Rs600b additional taxes likely in budget

Published: April 21, 2019
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File photo of Dr Abdul Hafeez Shaikh.

File photo of Dr Abdul Hafeez Shaikh.

ISLAMABAD: Pakistan is ready to make additional tax efforts equal to 1.7% of the total size of the national economy in the next fiscal year, as the new finance adviser establishes contacts with the International Monetary Fund (IMF) to keep negotiations on track.

Adviser to PM on Finance Dr Abdul Hafeez Shaikh, who serves as de facto finance minister after removal of Asad Umar, moved swiftly on Saturday and decided to present the Budget Strategy Paper in the federal cabinet on April 30 in addition to ensuring that the IMF staff level visit remains on track.

But to hit the goal of tax efforts equal to 1.7% of the Gross Domestic Product (GDP), the government of Prime Minister Imran Khan may have to slap over Rs600 billion worth of additional taxes that will be equal to 1.4% of the GDP, said sources in the Ministry of Finance.

The remaining 0.3% of the GDP will be achieved through administrative and enforcement measures. These numbers will be subject to scrutiny of the IMF Mission that, according to the Finance Ministry, is scheduled to arrive by the end of April.

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The additional tax efforts are aimed at compensating some of the losses due to poor performance in this fiscal year and protecting defence spending while ensuring primary budget deficit at the same time.

Unlike the previous programme, the IMF this time is aiming to ensure a primary balance on budget that can be achieved only by increasing the tax revenues or cutting back defence and development spending. The government has already drastically reduced development spending and defence is the only major item that it now wants to protect by increasing revenues.

Dr Hafeez Shaikh on Saturday established telephonic contact with the IMF’s Middle East and Central Asia Director Jihad Azour. “I have assured the IMF that Pakistan wants to accelerate process to complete negotiations at the earliest,” said Dr Shaikh in his first but terse public statement.

Dr Shaikh also held a phone discussion with IMF Mission Chief to Pakistan Ernesto Ramirez-Rigo  after talking with Azour, according to a statement issued by the Finance Ministry. They discussed the progress of negotiations on an IMF-supported programme for Pakistan.

Both sides expressed their commitment to moving the discussions forward and it was agreed that an IMF mission will visit Pakistan by the end of April. Meanwhile, Shaikh said he would present the Budget Strategy Paper for the next fiscal year in the federal cabinet on April 30.

But in the absence of an IMF stamp, the strategy will be just a theoretical exercise.  “I have given a commitment on behalf of the government to Jihad Azour that we want to take the process of negotiations with the IMF forward,” said the finance adviser who assumed his official responsibilities on Saturday.

The IMF had earlier announced to send a staff level mission to Pakistan before end of April but an abrupt change of command at the Q Block, the seat of the Finance Ministry, risked IMF negotiations.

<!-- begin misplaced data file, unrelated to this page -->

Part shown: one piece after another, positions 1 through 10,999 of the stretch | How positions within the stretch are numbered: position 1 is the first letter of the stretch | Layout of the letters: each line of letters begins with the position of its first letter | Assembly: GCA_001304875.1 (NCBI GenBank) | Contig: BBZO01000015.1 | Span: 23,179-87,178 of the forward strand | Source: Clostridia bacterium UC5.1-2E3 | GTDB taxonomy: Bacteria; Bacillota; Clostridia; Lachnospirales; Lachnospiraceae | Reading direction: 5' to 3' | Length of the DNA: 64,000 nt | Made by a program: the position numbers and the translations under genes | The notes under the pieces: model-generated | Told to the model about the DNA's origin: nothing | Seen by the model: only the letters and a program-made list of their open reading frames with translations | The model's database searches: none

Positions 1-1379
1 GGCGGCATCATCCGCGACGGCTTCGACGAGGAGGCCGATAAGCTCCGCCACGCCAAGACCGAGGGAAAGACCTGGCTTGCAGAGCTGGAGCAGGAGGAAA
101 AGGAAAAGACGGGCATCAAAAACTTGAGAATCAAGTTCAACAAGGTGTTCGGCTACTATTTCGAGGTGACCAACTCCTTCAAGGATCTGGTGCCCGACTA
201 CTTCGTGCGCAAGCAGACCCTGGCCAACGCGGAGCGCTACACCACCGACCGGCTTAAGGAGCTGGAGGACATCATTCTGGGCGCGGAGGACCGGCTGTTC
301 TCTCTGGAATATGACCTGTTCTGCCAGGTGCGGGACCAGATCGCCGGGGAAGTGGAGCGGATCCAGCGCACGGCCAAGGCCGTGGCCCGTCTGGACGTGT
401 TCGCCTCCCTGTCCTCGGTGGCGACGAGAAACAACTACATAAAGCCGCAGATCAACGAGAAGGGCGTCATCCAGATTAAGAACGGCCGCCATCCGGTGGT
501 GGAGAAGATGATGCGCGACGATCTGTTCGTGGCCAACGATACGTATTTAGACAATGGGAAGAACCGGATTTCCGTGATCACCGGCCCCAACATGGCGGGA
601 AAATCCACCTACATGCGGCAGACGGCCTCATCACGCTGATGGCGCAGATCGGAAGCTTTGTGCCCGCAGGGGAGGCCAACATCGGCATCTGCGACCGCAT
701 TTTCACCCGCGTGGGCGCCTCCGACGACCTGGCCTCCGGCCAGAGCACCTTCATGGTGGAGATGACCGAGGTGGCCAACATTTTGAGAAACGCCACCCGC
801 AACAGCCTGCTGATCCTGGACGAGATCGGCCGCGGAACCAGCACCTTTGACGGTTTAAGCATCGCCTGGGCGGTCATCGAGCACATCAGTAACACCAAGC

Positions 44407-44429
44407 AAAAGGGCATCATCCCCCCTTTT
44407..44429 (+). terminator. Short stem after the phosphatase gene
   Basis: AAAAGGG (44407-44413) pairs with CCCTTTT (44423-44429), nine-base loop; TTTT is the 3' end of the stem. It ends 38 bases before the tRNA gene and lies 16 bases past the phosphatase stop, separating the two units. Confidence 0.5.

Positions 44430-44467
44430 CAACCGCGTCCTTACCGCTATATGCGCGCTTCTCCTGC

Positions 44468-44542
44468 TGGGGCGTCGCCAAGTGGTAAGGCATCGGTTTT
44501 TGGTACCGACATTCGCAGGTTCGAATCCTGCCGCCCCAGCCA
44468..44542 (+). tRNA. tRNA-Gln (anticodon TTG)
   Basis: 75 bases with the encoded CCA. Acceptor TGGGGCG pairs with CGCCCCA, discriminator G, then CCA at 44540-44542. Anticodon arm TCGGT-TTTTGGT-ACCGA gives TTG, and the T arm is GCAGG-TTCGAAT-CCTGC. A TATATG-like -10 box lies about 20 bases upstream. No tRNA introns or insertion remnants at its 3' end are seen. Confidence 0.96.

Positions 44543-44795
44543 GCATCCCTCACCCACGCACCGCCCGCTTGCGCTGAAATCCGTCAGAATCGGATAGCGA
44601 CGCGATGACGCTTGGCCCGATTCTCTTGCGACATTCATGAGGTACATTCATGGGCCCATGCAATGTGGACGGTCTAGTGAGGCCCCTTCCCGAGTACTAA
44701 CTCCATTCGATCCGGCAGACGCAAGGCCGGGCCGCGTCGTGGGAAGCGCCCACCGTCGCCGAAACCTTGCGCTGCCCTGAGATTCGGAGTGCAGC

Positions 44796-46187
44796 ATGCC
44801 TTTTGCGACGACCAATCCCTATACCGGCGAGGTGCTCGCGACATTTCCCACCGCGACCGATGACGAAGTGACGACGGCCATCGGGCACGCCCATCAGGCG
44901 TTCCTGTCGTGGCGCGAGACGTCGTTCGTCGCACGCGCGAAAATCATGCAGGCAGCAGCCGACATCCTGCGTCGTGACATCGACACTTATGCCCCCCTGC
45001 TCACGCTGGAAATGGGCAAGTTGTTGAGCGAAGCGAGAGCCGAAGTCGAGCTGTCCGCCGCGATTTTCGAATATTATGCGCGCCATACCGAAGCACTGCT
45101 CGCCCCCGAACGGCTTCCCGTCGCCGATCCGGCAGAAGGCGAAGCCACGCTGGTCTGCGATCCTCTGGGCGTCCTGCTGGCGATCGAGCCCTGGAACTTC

Tax measures 

The sources said Pakistan stood ready to make additional efforts equal to 1.7% of the GDP aimed at ensuring primary balance on the budget.  Earlier, Pakistan was willing to impose new taxes equal to 1.1% of the GDP or Rs470 billion in fiscal year 2019-20.

In order to conclude the deal, the PTI government showed willingness to make additional tax efforts equal to 1.7% of the GDP or nearly Rs730 billion –which is higher by Rs250 billion over the previous offer to IMF, they added.

But it will not be easy for the government to impose Rs600 billion worth taxes in a single year, particularly when incomes are shrinking and inflation is skyrocketing. Traditionally, the IMF remains skeptical of ‘administrative efforts’ whose success depends upon success of a rotten tax machinery.

Finance Ministry sources were of the view that without additional tax efforts equal to 1.7% of the GDP, it would not be possible to ensure a primary balance.

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Like the previous years, the government would also book primary deficit that means the government’s revenues were not sufficient to pay the debt servicing cost. In light of these arrangements, the primary balance in the fiscal year 2019-20 will be slightly over half a percentage point.

The IMF had asked Pakistan to increase the Federal Board of Revenue’s (FBR) Tax-to-GDP ratio to 13.2% to be precise. In response to that Pakistan had offered to increase the ratio to 12.7% of the GDP.

But the sources said due to extremely poor tax collection in this fiscal year, the FBR’s revenues would not be more than 10.5% of the GDP and it needs to jack up the base by 2.2% of the GDP in a single year. Most of it will come from the tax efforts, they added.

Dr Shaikh said on Saturday the IMF talks and the next year’s budget are the two most urgent issues for him. He wants to present his budget strategy paper in the federal cabinet on April 30.

“The budget strategy paper that the Finance Ministry will present in the federal cabinet will be in line with the discussions going on with the IMF,” said Dr Khaqan Najeeb, adviser and spokesman of the Finance Ministry.

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